Sung by: W.P. Detherow
Recorded in Batesville, AR, 6/25/52

For an audio version of this song, please listen to "That Pretty Little Black Mustache" sung by W.P. Detherow

(Mr. Detherow: "We're now going to sing a burlesque song on Arkansas. It will make you all mad and then I'll follow it with a song on Missouri written by an Arkansawyer that will make you in a good humor.
     Now, these songs were written about something like sixty-five years ago when there was considerable ill feeling between the people of Arkansas and Missouri on the slave question. But that's all been changed now.
     I slipped over the line into Arkansas and married an Arkansas girl and later on I let the people know that I was from Missouri, and it created considerable good feeling; and then I raised some girls and one of them went to Missouri and married a Missouri boy. And ever since then the people of Arkansas and Missouri has had a good feeling towards one another, friendly and get along fine.
     This song was written by Sanford Barnes. He lived in Buffalo, Missouri, just a little ways out from Springfield, north of Springfield, Missouri. The other one [The State of Missouri] was written by a fellow by the name of Robert Howard, an Arkansas boy, on Missouri.")

My name is Sanford Barnes; I came from Buffalo town.
I've traveled this wide world over; I've roamed it 'round and 'round.
I've had my ups and downs through life, and better days I've saw,
But I never knew what misery was 'til I struck old Arkansas.

It was in the year of '82, in the merry month of June.
I landed in Hot Springs one sultry afternoon.
Up came a walking skeleton and handed me his paw,
Inviting me to his hotel, the best in Arkansas.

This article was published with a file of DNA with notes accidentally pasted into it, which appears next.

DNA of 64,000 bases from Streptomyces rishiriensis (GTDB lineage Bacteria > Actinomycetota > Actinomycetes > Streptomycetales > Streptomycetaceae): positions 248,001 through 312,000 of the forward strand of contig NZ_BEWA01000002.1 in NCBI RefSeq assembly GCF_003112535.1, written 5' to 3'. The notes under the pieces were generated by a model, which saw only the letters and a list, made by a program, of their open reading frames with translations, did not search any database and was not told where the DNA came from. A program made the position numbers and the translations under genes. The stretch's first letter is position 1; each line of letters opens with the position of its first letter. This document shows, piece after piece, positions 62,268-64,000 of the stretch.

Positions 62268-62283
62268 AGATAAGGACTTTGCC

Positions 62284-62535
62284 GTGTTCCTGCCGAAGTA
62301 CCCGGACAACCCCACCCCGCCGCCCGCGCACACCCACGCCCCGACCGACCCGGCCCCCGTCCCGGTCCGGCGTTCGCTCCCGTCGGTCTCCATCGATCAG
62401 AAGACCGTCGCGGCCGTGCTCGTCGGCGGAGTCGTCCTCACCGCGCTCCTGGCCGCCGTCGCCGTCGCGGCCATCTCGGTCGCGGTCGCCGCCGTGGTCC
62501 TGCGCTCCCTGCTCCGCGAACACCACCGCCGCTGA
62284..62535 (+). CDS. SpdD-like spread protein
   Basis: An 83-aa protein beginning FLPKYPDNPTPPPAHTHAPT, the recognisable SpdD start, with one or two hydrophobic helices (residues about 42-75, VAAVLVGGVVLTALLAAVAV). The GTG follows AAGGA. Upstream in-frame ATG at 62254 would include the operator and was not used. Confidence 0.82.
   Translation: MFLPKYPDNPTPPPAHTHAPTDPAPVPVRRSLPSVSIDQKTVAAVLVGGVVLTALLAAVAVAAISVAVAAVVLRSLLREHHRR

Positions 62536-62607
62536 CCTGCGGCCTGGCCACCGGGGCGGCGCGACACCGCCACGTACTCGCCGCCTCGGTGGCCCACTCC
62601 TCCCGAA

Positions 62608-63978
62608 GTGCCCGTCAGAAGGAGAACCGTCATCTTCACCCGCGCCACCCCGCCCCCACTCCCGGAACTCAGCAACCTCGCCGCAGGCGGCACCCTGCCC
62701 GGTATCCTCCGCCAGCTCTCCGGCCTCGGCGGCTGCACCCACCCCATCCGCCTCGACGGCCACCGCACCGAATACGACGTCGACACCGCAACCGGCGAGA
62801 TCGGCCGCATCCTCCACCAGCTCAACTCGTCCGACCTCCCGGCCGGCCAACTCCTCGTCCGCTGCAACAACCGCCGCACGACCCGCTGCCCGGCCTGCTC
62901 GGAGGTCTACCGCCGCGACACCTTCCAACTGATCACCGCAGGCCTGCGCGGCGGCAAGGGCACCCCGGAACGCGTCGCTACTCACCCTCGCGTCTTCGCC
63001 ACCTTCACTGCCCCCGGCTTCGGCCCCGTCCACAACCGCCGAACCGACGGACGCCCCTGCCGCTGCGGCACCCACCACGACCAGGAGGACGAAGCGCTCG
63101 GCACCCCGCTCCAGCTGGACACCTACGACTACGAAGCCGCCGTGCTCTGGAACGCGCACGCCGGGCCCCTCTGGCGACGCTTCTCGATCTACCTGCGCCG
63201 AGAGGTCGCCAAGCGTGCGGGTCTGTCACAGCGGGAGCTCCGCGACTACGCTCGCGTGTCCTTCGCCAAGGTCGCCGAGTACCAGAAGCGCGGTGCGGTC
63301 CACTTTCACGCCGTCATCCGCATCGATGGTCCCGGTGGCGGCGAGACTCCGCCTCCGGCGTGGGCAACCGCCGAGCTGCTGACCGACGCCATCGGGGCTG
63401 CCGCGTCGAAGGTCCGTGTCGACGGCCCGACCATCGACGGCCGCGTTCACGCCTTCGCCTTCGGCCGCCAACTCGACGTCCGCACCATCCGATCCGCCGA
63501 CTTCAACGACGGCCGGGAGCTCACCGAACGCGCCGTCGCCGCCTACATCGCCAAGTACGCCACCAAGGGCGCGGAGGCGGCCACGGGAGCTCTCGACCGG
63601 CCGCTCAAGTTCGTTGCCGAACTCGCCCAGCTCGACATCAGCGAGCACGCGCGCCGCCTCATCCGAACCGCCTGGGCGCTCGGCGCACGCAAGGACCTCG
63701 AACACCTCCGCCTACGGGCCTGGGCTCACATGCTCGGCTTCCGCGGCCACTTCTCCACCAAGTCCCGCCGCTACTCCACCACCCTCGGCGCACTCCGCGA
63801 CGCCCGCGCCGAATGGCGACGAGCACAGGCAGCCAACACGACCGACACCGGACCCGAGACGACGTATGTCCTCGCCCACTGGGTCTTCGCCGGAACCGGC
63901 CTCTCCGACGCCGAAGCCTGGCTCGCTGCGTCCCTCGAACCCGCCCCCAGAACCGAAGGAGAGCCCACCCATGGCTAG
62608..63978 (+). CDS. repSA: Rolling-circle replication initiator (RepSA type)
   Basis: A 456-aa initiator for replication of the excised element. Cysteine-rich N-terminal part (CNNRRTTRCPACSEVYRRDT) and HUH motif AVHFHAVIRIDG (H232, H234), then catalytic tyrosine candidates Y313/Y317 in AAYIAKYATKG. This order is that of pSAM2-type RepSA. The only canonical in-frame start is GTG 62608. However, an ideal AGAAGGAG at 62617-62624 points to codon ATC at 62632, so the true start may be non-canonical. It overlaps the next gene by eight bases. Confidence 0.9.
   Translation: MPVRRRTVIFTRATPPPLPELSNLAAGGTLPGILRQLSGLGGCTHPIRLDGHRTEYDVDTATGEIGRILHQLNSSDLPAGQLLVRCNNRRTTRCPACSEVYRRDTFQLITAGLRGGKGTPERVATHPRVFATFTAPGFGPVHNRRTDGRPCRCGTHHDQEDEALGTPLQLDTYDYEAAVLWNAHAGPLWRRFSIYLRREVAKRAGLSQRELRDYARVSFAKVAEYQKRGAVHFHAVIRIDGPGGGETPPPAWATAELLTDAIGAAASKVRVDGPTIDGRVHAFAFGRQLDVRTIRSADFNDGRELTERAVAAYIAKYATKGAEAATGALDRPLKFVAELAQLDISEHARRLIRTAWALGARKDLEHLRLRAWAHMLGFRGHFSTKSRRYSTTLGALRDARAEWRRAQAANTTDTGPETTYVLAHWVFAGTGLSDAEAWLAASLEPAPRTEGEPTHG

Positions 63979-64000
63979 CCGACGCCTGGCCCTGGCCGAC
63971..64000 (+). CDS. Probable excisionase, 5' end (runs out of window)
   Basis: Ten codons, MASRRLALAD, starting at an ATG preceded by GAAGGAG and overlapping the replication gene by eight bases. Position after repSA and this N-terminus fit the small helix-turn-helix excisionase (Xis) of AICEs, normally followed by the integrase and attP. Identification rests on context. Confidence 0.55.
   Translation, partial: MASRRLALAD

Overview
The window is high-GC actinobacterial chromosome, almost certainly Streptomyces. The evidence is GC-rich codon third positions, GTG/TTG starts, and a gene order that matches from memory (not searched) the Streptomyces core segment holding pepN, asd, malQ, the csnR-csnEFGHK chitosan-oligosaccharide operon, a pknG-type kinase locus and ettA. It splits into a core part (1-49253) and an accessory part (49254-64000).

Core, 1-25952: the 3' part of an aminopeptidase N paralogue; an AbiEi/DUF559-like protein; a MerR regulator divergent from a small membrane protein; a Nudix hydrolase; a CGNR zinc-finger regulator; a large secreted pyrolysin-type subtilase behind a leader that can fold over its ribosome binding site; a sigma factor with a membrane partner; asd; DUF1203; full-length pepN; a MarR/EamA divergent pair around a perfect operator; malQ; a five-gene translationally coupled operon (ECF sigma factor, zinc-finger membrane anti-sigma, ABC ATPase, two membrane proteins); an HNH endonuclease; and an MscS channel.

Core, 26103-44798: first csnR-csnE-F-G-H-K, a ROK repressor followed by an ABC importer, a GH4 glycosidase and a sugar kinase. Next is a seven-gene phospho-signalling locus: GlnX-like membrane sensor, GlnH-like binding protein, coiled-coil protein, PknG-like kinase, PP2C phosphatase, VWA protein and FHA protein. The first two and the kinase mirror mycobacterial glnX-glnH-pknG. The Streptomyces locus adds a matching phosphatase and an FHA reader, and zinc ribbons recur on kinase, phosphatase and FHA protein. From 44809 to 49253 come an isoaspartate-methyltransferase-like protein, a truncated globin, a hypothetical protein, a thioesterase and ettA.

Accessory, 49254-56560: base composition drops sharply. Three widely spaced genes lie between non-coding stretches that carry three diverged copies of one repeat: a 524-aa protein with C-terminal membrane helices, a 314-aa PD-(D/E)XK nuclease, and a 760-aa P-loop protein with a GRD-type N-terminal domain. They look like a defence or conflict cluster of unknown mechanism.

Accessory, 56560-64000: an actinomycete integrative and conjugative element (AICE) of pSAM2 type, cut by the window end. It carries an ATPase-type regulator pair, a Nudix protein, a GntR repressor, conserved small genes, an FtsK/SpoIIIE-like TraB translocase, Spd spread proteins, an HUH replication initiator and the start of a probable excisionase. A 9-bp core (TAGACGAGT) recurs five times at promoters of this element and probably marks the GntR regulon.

I followed my conductor unto his dwelling place.
There was misery depicted in his melancholy face.
He fed me on corn dodgers and beef I couldn't chew;
He charged me fifty cents a day in the state of Arkansas.

I got up early next morning to catch the early train.
He said I'd better work for him; he had some land to drain.
He'd give me fifty cents a day, my wash and board and all.
He thought I'd be a different man when I left old Arkansas.

I worked six weeks for this galoot, Jess Harrell was his name.
Six foot seven inches in his stocking feet, and as slim as any crane.
His hair hung down like rattails over his long lantern jaw;
He's a photograph of all the gents that was raised in Arkansas.

He fed me on corn dodgers as hard as any rock
'Til my teeth began to loosen and my knees began to knock.
I got so thin on sassafras tea, I could hide behind a straw.
You bet I was a different man when I left old Arkansas.

Farewell to the old swamp angels, the canebrakes and the chills.
Farewell to sage and sassafras tea and popcorn dodger pills.
If ever I see that place again--I'll give to you my paw--
It'll be through a telescope from "H" to Arkansas.

Also found in Randolph, Vol. III, #347, "The State of Arkansas"; Belden, p. 424, "The Arkansaw Traveler."

All Songs Recorded by John Quincy Wolf, Jr., unless otherwise noted

The John Quincy Wolf Folklore Collection
Lyon College, Batesville, Arkansas
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